adding multiple new values to the same key in a dictionary

Dave Angel davea at ieee.org
Wed Aug 12 04:29:20 CEST 2009


Krishna Pacifici wrote:
> Hi,
> I want to be able to add multiple new values to a key in a dictionary.
>
> I have tried the following:
>
> sec_dict_clean=
> {88: [87, 89, 78, 98], 58: [57, 59, 48, 68], 69: [79], 95: [94, 96, 85]}
>
> for i in range(len(sec_dict_clean.values())):
>     for j in range(len(sec_dict_clean.values()[i])):
>         sec_dict_clean.setdefault(key,[]).append(blocks[sec_dict_clean.values()[i][j]].abundance)
>
> where blocks[...].abundance gives me a single value from an object,
>
> but this gives me the following:
>
> sec_dict_clean=
> {88: [87, 89, 78, 98], 58: [57, 59, 48, 68], 69: [79], 95: [94, 96, 85, 4, 12, 11, 6, 9, 12, 11, 7, 10, 10, 12, 9, 6, 12, 15, 9, 8, 12, 15, 12, 12]}
>
> instead I want each abundance (starts with 4, 12...) to be associated with each of the values so that it would look like this:
>
> sec_dict_clean=
> {88: ([87, 89, 78, 98], [4,12,11,6]), 58: ([57, 59, 48, 68], [9,12,11,7]), 69: ([79], [10])...}
>
> You can see there are several errors here (I have more things being appended than there are values in the dictionary), but I really just want to know how to add multiple values to the same key in a dictionary.
>
> Thanks for any help,
> Krishna
>
>
>
>   
You're really distorting the purposes of both dictionary and list here.  
It makes your code totally unreadable, which makes it hard to write, and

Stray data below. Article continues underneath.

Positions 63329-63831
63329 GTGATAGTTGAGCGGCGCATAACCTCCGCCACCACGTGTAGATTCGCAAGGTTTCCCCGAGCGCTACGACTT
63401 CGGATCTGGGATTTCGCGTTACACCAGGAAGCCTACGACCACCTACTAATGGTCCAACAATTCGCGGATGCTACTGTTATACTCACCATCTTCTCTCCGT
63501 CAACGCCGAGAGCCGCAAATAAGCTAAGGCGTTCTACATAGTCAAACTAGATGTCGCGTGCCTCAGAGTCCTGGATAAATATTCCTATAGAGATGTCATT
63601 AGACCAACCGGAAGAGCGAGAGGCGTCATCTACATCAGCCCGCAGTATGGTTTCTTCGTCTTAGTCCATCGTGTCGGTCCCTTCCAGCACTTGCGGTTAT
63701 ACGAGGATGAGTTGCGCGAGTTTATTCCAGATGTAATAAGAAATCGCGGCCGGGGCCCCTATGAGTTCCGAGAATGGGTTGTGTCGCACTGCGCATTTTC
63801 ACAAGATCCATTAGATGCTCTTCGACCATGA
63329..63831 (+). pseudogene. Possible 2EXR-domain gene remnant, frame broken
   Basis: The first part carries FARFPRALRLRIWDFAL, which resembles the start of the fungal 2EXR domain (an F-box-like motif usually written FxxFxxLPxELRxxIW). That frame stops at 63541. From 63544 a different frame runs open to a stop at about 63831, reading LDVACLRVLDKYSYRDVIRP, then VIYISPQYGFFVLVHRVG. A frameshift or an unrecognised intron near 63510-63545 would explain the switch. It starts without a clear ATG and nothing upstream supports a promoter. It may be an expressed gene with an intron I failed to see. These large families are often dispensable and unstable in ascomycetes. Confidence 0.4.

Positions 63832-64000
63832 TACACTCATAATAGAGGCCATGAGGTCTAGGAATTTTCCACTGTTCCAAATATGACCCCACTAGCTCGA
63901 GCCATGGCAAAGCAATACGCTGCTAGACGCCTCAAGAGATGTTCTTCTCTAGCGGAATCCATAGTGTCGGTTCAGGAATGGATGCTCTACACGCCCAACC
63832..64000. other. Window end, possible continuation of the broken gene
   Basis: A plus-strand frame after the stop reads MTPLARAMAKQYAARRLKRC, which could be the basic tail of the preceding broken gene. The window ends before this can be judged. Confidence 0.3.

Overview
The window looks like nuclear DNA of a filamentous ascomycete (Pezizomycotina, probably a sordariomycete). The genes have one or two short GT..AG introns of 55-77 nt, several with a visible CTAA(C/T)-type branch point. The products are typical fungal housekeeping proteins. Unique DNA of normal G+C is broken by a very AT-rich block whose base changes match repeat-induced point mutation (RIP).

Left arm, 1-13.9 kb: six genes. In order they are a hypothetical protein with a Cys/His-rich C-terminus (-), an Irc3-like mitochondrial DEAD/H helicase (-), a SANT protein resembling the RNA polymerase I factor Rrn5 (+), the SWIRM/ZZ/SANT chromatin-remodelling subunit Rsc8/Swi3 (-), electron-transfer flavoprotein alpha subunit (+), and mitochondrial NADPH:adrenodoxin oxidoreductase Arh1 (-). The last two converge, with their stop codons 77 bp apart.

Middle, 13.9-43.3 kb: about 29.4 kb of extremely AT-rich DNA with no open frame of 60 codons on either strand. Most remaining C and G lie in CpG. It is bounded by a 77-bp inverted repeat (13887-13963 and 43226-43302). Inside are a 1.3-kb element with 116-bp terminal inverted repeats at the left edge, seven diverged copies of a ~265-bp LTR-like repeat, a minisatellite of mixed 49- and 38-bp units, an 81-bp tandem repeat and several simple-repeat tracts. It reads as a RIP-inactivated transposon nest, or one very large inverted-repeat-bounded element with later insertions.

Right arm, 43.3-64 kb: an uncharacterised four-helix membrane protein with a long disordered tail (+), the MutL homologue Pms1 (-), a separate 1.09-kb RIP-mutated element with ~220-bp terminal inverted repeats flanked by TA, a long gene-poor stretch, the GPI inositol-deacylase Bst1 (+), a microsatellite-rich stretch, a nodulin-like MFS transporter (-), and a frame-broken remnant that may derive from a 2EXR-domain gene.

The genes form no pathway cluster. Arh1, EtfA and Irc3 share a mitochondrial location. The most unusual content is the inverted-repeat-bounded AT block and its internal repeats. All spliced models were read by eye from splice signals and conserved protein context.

hard to debug.

A dictionary is a mapping between key and value, where each key has 
exactly one value.  You cannot add another one to it.   All you can do 
is make the value something which is itself a collection.  Now, your 
desired dictionary looks achievable, almost.  If you change the parens 
(tuple) to square brackets (list), then it'll work.
    So key 88 has a single value, which is a list of two items.  Each of 
those items is itself a list with 4 items.  And each of those items are 
integers.

But then I got bogged down in your sample code.  I tried to simplify it, 
replacing the first two lines with these three:

for i, key in enumerate(sec_dict_clean):
    val = sec_dict_clean[key]
    for j, xxx in enumerate(val):
        
???sec_dict_clean.setdefault(key,[]).append(blocks[sec_dict_clean.values()[i][j]].abundance)

But I can't make head nor tail of the third line.  You didn't have a 
variable key, so I don't know if I'm using the same one..  Since I can't 
figure out what you were trying to do, I can't see how to fix it.

I think the problem here is you're trying to reorganize the data as well 
as adding to it, in a single pass.  So is some previous code generating 
the dictionary incorrectly, and instead of fixing that, you're trying to 
reorganize it here?

To make each dictionary value a list of lists:

sec_dict_clean=
{88: [87, 89, 78, 98], 58: [57, 59, 48, 68], 69: [79], 95: [94, 96, 85]}

for key in sec_dict_clean:
    sec_dict_clean[key] = [sec_dict_clean[key]]

now,  the dict looks like:
{88: [[87, 89, 78, 98, 3]], 58: [[57, 59, 48, 68]], 69: [[79]], 95: 
[[94, 96, 85]]}

At this point, if you have some interesting data to add to it, you can 
just append a new list to
     dict[key]

In an earlier message, you mentioned fields a and b, and assuming this 
is a similar problem, it would seem that 87 is somehow associated with 
4, and 89 with 12, and so on.  If that's the case, perhaps your desired 
final structure might look more like:

{88: [[87,4], [89,12], [78, 11],[98, 6],   58: [[57, 9], [59, 12], [48, 11], [68, 7]],   69: ...}


In this case, the structure is entirely different.  But the approach is 
the same.  And at least you'd be getting closer to the object approach 
where  [87,4] is replaced by an object of some type.

BTW, please don't top-post.  When you reply to this one, put your reply 
at the end, or sometimes interspersed.  But if you put it at the 
beginning, it's out of order.

DaveA




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